Matilda is the most illusive of the Holladay daughter but also the most important.  According to family trees and census records she was born in Georgia sometime before 1813.  On January 1, 1831 Matilda and Benjamin E. Davis were issued a marriage license in Perry County, Alabama. Benjamin E. and Matilda E. Davis would have 6 sons before their untimely death sometime during or after 1840.  Benjamin would purchased 79.81 acres of Public Land as a cash sale on November 14, 1833 according to Government Land Office records.

Benjamin Franklin Davis was born to this union in October 1831.  Next in line was William O. Davis (born about 1833), followed by Thomas J., (born about 1834) Marion (born about 1837) and finally Augustus R. Davis (born about 1840). Records indicate there should be a 6th brother but I have been unable to ascertain his name or birth date.

The 1840 Perry County, Alabama Census records show Benjamin E. Davis as head of household with 3 free white males under 5, 3 free white males age 5-9, 3 free white males age 30-39, 1 free white female age 20-29 and 5 slaves.

 By 1850, according to census records and the letters mentioned above 5 of the 6 boys recorded in the 1840 Perry County, Alabama census were living in Monroe County, Mississippi.

In December 1849 Benjamin was a ward of William Taylor.   He was described as being "about 18 years of age, 5' 9 or 10" high and will weigh about 130 lbs., a fine looking fellow" "of unblemished reputation" and  "of very superior mental endowment". He had served in the 1st Battalion Mississippi Rifle Volunteers commanded by Lt. Colonel James Patton Anderson, at Tampico in the Mexican War and was "one of its best soldiers".

In 1850 William O., Marion and Augustus  were living with Taylor and his wife Portatier, an older sister of Matilda Holladay Davis.  Thomas J. Davis lived with another sister Nancy Holladay and her husband Wiley Howell.  In a letter written by E. Abbott supporting Benjamin's West Point application Abbott notes:  "Mr Davis has lost both his father and mother and has 5 brothers, all fine, strong, well behaved boys".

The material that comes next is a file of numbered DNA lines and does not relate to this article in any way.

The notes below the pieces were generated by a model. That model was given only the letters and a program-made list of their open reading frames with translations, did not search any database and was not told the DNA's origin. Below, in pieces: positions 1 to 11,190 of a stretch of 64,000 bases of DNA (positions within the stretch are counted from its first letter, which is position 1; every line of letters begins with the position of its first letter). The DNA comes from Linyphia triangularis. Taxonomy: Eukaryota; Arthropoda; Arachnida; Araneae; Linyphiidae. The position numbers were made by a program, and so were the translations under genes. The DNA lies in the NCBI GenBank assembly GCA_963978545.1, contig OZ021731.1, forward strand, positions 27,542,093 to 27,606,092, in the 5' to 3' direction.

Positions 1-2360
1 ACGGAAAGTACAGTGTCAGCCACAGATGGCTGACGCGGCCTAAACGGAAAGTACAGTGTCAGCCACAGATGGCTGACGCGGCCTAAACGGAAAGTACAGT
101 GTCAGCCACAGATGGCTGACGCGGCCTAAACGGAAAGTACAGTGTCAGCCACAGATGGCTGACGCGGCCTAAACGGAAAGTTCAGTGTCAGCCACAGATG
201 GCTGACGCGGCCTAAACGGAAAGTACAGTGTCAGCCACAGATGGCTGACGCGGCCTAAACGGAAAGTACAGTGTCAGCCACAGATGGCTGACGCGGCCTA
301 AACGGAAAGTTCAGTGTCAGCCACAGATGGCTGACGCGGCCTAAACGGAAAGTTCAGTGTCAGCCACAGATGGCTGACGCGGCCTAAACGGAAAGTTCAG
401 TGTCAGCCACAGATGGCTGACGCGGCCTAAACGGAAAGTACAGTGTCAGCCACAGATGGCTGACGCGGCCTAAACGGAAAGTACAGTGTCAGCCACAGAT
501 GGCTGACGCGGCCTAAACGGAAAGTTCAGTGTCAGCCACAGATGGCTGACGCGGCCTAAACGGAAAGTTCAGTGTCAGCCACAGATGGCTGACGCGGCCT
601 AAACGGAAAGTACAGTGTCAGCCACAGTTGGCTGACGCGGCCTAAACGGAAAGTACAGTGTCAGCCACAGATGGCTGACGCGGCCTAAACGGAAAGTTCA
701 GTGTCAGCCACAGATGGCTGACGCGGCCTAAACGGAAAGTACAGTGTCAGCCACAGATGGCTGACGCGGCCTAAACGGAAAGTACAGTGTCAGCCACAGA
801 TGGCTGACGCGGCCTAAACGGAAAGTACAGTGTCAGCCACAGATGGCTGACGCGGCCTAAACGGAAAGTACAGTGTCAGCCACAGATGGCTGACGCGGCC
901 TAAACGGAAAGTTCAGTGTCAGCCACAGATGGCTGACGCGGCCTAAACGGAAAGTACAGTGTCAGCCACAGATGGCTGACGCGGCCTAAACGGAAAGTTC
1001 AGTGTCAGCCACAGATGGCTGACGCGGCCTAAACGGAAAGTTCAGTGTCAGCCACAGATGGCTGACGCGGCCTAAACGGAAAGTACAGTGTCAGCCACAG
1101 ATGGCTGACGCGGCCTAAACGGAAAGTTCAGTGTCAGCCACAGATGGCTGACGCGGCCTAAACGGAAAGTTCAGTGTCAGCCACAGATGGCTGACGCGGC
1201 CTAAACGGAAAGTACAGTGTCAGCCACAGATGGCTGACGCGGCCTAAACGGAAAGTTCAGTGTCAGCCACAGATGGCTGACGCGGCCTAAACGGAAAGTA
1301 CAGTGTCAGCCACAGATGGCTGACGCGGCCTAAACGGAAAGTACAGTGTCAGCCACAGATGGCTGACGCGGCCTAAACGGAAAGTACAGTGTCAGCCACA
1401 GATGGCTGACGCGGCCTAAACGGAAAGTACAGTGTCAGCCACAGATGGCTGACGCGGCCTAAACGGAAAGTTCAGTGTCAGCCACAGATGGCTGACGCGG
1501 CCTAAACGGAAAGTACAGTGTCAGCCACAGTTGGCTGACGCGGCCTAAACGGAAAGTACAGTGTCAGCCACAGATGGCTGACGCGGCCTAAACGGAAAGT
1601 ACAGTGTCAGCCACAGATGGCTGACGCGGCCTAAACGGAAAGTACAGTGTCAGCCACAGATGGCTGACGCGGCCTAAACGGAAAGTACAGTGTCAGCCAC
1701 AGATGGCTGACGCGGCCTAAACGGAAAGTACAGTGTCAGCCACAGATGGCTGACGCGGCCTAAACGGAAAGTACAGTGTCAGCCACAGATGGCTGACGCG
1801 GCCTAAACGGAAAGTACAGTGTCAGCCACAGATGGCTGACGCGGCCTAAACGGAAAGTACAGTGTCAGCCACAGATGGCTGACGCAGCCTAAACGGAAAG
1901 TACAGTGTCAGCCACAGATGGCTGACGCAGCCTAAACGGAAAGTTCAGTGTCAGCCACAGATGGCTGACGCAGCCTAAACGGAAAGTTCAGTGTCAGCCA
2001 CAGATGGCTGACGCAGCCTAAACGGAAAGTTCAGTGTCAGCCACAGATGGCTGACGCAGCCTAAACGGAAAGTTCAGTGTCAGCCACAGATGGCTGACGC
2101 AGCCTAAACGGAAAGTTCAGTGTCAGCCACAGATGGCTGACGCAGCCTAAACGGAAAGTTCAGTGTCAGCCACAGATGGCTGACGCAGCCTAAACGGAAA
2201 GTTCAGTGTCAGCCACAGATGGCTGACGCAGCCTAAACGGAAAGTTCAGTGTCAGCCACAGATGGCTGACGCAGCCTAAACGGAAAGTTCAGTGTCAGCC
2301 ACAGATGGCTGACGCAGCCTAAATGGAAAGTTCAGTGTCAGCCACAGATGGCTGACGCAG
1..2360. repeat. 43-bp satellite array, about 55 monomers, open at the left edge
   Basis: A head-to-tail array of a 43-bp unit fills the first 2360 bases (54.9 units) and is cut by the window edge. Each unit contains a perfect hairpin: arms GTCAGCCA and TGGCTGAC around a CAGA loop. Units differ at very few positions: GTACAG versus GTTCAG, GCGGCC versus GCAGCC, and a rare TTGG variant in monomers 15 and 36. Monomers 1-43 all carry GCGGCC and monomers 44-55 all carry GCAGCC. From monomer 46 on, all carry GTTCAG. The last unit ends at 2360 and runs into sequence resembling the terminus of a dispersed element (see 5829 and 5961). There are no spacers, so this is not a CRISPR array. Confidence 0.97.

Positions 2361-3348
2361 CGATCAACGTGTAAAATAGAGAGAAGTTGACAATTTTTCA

We know Benjamin Franklin Davis was admitted to West Point and graduated in 1854 ranking 32nd out of 47 cadets.  Upon graduation he was assigned to the 5th US Infantry. He transferred to the 1st US Dragoons March 3, 1855.  Davis spent time in Texas and New Mexico, where he distinguished himself and was wounded fighting Coyotero and Mogollon Apache on the Gila River, June 27, 1857.  By 1858 he was in California  where he would be commissioned a Captain in the 1st US Cavalry and a Lt. Colonel of the 1st California Cavalry Volunteers.  He came east in 1861 to join the Union War  effort.  Davis is best known for advocating and leading a daring escape of Union cavalry from Harpers Ferry on September 14, 1862 in conjunction with  Lt. Colonel Hasbrouck Davis of the 12th Illinois Cavalry.  He would be breveted Major, September 15, 1862 for "Meritorious Service in the Withdrawal of the Cavalry Forces from Harpers Ferry, VA., at the Surrender of the Place", on the recommendation of Major General George B. McClellan.  On November 14, 1862  Brigadier General Alfred Pleasonton recommended John Farnsworth, David Gregg and  Davis for promotion to Brigadier General noting "their judgement, experience and energy fully entitled them to the position of Brigadier General."  This request was not acted upon prior to Davis's untimely death.

As noted in Half Century Record of the Class at West Point 1850-1854, written by Henry L. Abbott, Davis "served in the battles and skirmishes of the Army of the Potomac, after that of South Mountain always with so much credit to himself as to be regarded as having very few equals and no superiors in the cavalry branch of the service".

At least 2 of Benjamin's brothers, Marion and Augustus fought for the Confederacy. Both were with  Company D,  11th Mississippi Infantry Regiment.   Marion would be missing during the Peninsula Campaign and Augustus would be killed  at Weldon Railroad August 18, 1864.